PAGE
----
The second Republican debate of the 2024 presidential primary, taking place at the Ronald Reagan Presidential Library, has just come to an end.
The affair was more raucous than the first debate, which took place over a month ago. Candidates interrupted one another much more regularly and several — most notably former Vice President Mike Pence and former New Jersey Gov. Chris Christie — have directly criticized front-runner Donald Trump, who elected not to show up tonight. The two candidates from South Carolina, former U.N. ambassador Nikki Haley and Sen. Tim Scott, went after one another for their records on spending, and seemingly everyone who had the chance to take a shot at entrepreneur Vivek Ramaswamy did so.
Read below for highlights, excerpts and key moments.
- South Carolina on South Carolina: Nikki Haley and Tim Scott spar several times on stage
- Brief debate answers on Ukraine reveal a rift among Republicans over the issue
- Survivor, GOP primary edition?
- Pence seems to be playing out the string
- Ramaswamy and Scott's debate over birthright citizenship devolves into chaotic exchange
Final thoughts: A more aggressive debate than last month's
This was a weird debate, full of interruptions and crosstalk. I'm skeptical anyone actually "broke through" in some huge, game-changing way, and neither of the candidates I closely monitored — Haley or Christie — looked likely to suddenly gain 10 points in the polls next week.
But I did think Haley mostly had a strong night, building on her well-received showing in the first debate. She made the case for a more restrictive approach to border security, dinged Biden for his handling of the economy and immigration, and argued that TikTok is a huge danger to the country. That said, I do wonder if she might've rubbed some viewers the wrong way by saying she felt dumber after listening to Ramaswamy, and with her interruption-filled argument with Scott late in the debate. I say that because of how women are sometimes perceived in those sorts of situations — female candidates in the past have been tagged with misogynistic descriptors like "shrill," for instance. I look forward to seeing the post-debate 538/Washington Post/Ipsos poll to get a better read on how she came across.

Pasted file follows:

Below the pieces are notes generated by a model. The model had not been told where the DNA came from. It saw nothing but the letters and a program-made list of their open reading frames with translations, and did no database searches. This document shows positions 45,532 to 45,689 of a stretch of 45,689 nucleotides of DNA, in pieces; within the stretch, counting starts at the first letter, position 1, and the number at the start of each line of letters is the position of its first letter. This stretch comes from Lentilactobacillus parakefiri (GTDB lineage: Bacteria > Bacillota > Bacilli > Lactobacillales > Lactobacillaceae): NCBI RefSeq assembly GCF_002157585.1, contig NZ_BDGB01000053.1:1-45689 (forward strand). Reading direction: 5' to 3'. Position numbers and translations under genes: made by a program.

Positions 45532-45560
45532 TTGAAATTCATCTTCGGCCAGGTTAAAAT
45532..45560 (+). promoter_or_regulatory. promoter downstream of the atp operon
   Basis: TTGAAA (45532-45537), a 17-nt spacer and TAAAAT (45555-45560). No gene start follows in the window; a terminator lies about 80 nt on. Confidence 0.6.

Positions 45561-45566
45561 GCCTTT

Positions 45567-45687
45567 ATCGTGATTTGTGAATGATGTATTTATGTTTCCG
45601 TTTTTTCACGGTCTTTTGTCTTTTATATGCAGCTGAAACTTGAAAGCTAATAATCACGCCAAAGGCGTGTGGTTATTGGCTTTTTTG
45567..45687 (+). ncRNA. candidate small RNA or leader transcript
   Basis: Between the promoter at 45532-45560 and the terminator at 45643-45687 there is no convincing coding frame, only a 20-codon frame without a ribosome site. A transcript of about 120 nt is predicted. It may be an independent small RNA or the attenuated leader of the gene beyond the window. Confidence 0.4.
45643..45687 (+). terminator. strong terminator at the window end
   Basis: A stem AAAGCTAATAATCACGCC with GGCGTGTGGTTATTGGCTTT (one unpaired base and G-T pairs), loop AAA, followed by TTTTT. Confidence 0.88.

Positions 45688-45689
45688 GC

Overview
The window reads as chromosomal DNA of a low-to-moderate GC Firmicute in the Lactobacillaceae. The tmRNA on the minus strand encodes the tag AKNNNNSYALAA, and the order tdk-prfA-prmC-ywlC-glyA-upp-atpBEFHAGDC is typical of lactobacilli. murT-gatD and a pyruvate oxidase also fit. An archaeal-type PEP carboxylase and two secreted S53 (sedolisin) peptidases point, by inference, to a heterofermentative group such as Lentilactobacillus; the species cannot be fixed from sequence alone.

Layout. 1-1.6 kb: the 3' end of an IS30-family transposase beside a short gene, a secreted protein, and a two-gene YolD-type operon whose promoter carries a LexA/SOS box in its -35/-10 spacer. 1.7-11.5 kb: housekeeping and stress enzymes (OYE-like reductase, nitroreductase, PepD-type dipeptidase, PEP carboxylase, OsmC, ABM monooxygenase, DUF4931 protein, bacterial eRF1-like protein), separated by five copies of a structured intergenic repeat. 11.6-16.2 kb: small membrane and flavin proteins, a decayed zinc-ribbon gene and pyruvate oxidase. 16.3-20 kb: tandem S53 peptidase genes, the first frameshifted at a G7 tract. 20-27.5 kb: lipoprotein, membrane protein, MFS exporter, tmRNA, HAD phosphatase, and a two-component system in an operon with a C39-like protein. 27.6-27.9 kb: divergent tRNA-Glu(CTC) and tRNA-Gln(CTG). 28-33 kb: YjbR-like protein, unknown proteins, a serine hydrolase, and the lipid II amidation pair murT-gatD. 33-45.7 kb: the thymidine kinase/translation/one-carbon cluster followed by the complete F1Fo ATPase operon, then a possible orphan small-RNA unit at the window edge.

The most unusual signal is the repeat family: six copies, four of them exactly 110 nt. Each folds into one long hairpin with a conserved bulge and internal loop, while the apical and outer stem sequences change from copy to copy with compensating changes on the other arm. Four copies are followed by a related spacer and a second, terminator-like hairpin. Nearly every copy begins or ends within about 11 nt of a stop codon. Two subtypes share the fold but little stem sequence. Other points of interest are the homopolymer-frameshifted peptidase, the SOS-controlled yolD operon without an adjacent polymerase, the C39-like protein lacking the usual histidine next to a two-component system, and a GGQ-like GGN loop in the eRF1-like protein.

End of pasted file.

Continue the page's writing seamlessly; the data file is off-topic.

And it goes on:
As for Christie, he continued to be the one person in the room unafraid of attacking Trump, doing it on a good share of his answers. On the one hand, he's got nothing to lose as the GOP candidate with the worst favorability rating among Republican voters. On the other hand, his dings did occasionally free up opportunities for other candidates to make small digs at Trump without going after the former president as aggressively as Christie did. (For instance, DeSantis took a shot at Trump for adding significantly to the national debt after Christie brought it up.) Christie probably knows that he's got no chance of winning the GOP nomination, but he may also be thinking strategically about how he can help his party avoid renominating Trump. Still, it's going to take some pretty drastic changes in the race for that outcome — Trump winning the GOP primary — to not come to pass.
—Analysis by Geoffrey Skelley of 538
Final thoughts: Still a seven-way tie for second